Because we have a reputation for trying cases, we are also effective at settling them. We are often hired to sue or represent investment banks, accounting and auditing firms, private equity and hedge funds, commercial banks, large companies, and other financial institutions. We handle cases for both plaintiffs and defendants. Whether representing plaintiffs or defendants, we prefer to work on a contingent fee or other alternative fee basis so that we get paid for results, not effort, and so our financial interests are completely aligned with our clients’ interests.
- In Re: Libor-Based Financial Instruments Antitrust Litigation – Susman Godfrey is serving as court-appointed co-lead counsel in this consolidated antitrust proceeding arising out of the LIBOR-rate fixing scandal. To date, the litigation has resulted in recoveries for the class he represents of $590 million. Susman Godfrey represents a direct purchaser class, which was certified by the Court in 2018, the only one of several proposed classes to receive certification. Partial settlements reached with several defendants, namely, Barclays, HSBC, Citigroup and Deutsche Bank, have brought settlements to date to $590 million. The litigation remains ongoing against the non-settling defendants.
- Michael B. Coady, et al. v. IndyMac Bancorp, Inc., et al., – In a 2013 class action lawsuit, Susman Godfrey represented investors who were allegedly defrauded into purchasing securities issued by the parent of mortgage lender IndyMac Bank. The complaint alleged that IndyMac had misrepresented its financial health and the quality of its lending practices: Plaintiffs contended that IndyMac’s misrepresentations caused the value of its stock to be overinflated, resulting in substantial financial losses to plaintiffs when the institution’s true financial health was later revealed and the value of the securities plummeted. In January 2013, after more than five years of intense, hard-fought litigation, the court granted final approval of a $6.5 million recovery for the class
- ORIX v. UBS (Paine Webber) —Susman Godfrey represented ORIX, the trustee of two Commercial Mortgage-Backed Securities pools, in two lawsuits against UBS, which had acquired Paine Webber. The suits alleged that Paine Webber had improperly placed in the trusts properties that were likely to default. The cases both went to trial, and both were favorably settled after jury selection.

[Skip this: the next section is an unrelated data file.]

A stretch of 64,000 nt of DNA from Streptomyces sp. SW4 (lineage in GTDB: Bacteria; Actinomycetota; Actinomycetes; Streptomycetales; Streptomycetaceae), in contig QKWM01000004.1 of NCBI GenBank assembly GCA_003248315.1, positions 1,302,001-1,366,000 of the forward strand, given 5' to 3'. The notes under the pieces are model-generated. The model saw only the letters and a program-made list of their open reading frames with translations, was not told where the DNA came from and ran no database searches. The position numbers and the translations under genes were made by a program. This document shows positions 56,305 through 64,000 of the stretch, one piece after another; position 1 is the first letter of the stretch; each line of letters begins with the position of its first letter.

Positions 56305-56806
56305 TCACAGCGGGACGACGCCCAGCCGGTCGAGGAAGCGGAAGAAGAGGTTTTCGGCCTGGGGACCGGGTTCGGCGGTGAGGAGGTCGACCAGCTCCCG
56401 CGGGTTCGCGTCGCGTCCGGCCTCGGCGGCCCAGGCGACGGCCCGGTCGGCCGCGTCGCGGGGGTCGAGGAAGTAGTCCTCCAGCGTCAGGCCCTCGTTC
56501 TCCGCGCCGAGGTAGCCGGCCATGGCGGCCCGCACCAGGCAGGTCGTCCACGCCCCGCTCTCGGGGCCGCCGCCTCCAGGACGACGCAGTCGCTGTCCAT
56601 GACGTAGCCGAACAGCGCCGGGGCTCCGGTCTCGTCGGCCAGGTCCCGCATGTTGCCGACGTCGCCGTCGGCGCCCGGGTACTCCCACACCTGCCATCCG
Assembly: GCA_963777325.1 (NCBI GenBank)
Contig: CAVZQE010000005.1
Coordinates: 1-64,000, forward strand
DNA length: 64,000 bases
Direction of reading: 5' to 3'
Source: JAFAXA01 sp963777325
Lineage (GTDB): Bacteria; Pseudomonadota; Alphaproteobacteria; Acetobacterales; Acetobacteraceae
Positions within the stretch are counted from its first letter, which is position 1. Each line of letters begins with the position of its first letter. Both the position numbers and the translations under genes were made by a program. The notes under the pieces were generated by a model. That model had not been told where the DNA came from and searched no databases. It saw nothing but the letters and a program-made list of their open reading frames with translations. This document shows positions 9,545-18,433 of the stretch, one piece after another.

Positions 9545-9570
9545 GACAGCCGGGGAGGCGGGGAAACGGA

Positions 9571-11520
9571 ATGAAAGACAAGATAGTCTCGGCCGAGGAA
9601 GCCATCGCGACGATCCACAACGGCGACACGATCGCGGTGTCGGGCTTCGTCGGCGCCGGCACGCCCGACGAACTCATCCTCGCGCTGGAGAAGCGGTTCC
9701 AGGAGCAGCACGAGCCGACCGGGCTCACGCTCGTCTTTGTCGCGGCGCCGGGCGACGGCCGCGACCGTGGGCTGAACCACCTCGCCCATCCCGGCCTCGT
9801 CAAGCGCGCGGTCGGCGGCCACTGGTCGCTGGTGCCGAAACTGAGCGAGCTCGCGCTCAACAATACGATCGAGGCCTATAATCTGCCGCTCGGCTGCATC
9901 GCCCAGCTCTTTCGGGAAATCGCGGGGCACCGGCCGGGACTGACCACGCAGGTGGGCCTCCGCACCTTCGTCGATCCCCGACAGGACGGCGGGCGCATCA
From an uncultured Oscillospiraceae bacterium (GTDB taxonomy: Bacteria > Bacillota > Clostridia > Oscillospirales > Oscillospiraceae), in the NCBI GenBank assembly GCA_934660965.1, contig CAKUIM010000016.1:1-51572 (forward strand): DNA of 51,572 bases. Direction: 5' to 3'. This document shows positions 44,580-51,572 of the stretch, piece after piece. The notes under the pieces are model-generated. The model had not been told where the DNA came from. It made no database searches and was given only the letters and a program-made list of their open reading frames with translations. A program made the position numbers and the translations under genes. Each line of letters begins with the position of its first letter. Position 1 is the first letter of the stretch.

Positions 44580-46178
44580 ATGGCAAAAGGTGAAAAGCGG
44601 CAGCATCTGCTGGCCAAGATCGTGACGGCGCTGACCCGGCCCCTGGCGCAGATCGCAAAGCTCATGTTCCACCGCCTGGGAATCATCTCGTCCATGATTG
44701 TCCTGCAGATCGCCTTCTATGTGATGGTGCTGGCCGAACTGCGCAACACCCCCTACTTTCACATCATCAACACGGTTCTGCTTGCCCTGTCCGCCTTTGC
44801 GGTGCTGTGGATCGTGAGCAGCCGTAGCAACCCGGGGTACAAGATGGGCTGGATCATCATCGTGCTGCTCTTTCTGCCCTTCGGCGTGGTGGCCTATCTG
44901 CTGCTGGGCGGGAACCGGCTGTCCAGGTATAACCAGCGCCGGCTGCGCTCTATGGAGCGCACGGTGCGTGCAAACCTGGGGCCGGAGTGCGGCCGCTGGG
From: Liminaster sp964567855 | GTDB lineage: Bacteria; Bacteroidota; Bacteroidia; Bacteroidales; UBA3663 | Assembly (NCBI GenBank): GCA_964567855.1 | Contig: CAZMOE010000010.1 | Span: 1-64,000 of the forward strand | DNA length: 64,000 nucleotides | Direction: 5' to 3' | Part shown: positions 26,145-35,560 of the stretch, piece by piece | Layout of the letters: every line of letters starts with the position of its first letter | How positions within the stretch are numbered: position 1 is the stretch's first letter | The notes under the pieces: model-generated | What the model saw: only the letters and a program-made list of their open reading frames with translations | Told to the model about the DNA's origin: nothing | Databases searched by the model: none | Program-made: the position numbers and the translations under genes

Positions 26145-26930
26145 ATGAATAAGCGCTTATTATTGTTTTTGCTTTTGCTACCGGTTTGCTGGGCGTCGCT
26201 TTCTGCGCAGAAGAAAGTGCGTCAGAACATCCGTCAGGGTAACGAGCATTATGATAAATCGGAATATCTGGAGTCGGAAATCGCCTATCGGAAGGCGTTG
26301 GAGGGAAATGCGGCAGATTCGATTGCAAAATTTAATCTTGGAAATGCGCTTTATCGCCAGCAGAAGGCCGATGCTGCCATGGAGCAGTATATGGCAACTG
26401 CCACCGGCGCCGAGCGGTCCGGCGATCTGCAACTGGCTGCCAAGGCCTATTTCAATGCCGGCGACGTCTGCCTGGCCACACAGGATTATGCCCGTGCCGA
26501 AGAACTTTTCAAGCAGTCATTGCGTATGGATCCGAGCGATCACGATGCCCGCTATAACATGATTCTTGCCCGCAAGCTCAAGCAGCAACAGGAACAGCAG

- Univision Communications Inc. v. The Reserve Fund, et al. — Susman Godfrey represented Univision Communications Inc. in a New York state court action and a Minnesota federal court action for breach of contract, breach of fiduciary duty, fraud, and negligence involving the Primary Fund, a money market mutual fund managed by The Reserve Fund that “broke the buck” when its net asset value (NAV) per share fell below $1.00. The Reserve Fund is still in liquidation and the SEC is pursuing federal securities law claims while private lawsuits are on hold.
- Argent Classic Convertible Arbitrage Fund L.P. v. Countrywide Financial Corporation – Susman Godfrey is serving as co-counsel for a group of absent class members who were allegedly defrauded into purchasing securities issued by Countrywide, a leading originator of subprime mortgage loans. The complaint alleges that Countrywide misrepresented the quality of its lending practices and internal controls, and that the value of the securities it issued dropped substantially when the truth about Countrywide’s actual practices and financial condition emerged. The federal court recently denied defendants’ motions to dismiss.
- Accredited Home Lenders v. Wachovia — Susman Godfrey represented Accredited Home Lenders in a TRO and breach of contract action filed in California state court over a wrongful default declared by Wachovia in a credit re-purchase agreement. The case was resolved favorably, following the entry of an agreed TRO.
- Toronto Dominion (Texas), Inc., et al. v. PricewaterhouseCoopers LLP — Susman Godfrey represented a syndicate of lenders asserting accounting malpractice claims against PricewaterhouseCoopers, which audited a waste-services company that defaulted on a multi-billion dollar credit facility after declaring bankruptcy and withdrawing its financial statements. Among many improprieties, the company was alleged to have speculated in interest rate swaps that it improperly characterized as hedges. The case was settled shortly before trial for $87.5 million.